All articles have been reviewed and approved by Diana Zuckerman, PhD, and other senior staff.

Finding a Plastic Surgeon to Remove Your Implants

Finding a plastic surgeon to perform your explant surgery is tricky because it can be a more complicated procedure than placing implants. If you have already had a negative experience with your breast implants, it is very important to find a surgeon that can remove your implants carefully. Your surgeon needs to be able to minimize any silicone leakage or other problems during the surgery.

You should start by looking for a surgeon who understands that breast implants can cause serious health problems, because those surgeons will be more careful when removing your implants. It is also important that your plastic surgeon be board-certified by the American Board of Plastic Surgery. Any doctor can call themselves a plastic surgeon, but only those who are board-certified have extensive training. The ABPS website lists all board-certified surgeons.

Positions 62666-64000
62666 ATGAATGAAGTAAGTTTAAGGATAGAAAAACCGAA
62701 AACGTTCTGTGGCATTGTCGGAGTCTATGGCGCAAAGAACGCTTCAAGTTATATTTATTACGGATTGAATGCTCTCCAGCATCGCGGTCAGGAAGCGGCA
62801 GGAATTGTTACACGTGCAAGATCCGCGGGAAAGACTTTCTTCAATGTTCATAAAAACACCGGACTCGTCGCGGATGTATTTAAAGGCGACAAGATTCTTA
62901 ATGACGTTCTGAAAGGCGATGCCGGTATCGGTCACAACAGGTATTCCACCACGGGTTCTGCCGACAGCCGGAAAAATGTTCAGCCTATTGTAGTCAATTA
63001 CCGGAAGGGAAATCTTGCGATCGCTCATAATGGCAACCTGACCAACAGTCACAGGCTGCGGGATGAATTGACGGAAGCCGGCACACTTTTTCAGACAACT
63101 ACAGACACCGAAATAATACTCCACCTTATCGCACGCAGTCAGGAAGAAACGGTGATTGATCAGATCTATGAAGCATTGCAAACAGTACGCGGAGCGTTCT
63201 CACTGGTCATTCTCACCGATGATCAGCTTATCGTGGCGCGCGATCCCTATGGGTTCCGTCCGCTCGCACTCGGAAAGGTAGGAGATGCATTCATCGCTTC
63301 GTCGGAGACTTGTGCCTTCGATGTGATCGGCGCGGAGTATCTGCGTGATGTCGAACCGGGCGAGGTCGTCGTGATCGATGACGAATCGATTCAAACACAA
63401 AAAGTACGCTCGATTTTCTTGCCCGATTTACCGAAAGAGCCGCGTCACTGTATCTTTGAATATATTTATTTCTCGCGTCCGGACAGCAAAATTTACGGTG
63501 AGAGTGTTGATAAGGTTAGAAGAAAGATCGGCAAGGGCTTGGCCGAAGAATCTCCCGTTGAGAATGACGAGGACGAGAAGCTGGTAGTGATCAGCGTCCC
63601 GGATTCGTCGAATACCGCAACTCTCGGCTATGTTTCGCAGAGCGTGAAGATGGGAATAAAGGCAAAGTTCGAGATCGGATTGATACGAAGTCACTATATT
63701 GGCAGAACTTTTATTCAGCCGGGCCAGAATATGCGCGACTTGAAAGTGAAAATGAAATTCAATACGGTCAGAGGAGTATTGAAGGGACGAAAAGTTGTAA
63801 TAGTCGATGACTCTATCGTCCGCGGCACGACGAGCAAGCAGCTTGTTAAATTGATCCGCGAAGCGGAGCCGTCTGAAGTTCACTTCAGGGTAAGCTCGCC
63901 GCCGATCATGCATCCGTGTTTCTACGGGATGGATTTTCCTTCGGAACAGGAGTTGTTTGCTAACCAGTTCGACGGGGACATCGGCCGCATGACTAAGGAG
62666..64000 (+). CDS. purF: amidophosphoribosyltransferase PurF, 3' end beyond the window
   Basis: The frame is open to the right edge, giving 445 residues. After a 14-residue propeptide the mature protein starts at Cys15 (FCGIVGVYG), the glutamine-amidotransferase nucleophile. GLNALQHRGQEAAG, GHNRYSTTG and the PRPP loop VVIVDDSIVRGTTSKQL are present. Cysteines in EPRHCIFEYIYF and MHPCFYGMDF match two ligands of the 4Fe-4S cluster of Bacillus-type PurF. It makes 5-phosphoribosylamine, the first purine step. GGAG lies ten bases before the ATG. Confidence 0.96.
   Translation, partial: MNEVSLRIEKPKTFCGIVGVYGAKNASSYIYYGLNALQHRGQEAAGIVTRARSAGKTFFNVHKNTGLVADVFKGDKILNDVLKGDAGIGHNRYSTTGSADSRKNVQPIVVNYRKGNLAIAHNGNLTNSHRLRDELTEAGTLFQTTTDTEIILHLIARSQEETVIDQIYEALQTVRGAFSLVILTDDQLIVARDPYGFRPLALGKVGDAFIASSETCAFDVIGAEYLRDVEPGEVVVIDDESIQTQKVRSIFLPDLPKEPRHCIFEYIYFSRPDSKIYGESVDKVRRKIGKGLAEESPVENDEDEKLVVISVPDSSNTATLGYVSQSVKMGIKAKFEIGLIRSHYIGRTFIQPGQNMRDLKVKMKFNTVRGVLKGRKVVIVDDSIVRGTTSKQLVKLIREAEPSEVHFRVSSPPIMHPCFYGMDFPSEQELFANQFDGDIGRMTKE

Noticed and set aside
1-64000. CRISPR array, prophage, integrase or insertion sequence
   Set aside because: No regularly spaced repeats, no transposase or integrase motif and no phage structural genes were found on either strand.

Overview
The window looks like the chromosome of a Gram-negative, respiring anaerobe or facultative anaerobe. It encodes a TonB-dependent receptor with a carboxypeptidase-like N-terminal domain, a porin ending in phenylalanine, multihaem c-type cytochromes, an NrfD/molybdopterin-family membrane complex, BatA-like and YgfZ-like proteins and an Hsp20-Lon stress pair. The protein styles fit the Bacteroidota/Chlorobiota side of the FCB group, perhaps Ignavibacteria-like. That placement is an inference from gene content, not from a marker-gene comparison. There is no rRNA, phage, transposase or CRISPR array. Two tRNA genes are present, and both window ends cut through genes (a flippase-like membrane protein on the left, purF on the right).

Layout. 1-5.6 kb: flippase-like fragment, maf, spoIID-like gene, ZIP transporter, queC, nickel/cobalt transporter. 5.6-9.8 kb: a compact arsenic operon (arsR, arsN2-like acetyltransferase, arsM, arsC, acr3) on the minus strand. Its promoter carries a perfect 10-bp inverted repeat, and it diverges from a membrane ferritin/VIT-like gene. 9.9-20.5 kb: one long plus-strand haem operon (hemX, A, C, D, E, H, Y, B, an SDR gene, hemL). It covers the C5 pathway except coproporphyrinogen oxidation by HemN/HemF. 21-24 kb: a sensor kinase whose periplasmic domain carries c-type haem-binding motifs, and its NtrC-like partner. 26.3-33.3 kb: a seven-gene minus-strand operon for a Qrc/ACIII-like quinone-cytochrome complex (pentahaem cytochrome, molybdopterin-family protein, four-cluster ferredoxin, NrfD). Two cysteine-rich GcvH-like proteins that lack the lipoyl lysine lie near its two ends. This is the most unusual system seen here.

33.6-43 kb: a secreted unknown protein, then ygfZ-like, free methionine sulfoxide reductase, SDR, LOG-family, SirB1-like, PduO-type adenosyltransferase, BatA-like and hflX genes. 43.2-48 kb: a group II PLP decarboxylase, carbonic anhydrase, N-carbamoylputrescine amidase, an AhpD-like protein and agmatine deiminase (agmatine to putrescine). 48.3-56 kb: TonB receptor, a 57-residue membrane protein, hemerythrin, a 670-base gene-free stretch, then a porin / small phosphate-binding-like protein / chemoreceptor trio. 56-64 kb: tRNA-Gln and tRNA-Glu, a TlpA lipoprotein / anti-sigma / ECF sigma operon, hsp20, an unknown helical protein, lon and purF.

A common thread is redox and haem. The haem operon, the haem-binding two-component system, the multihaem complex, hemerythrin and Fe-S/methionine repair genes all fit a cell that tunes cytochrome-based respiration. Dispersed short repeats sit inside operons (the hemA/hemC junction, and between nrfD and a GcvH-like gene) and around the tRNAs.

En Bloc Removal

Your explant surgeon should be experienced in en bloc removal, whenever possible. En bloc removal is when the surgeon removes the scar tissue (or capsule) and implant at the same time, with the implant still inside the intact scar tissue capsule. This is especially important if your implants are filled with silicone gel, are ruptured, or are very old. En bloc removal allows the silicone and other chemicals to stay inside the intact scar tissue capsule as it is removed. En bloc removal prevents silicone, other chemicals, and bacteria from leaking into the woman’s body during surgery. It requires a larger incision (which can mean a larger scar), but it is worth it because it prevents leakage that can cause health problems.  

Keep in mind that en bloc removal may not be possible in all cases, and your surgeon may not know if an en bloc procedure is possible until you are in surgery. For example, if your scar tissue capsule is very thin or tightly attached to the chest wall, en bloc removal may not be possible.

Total Capsulectomy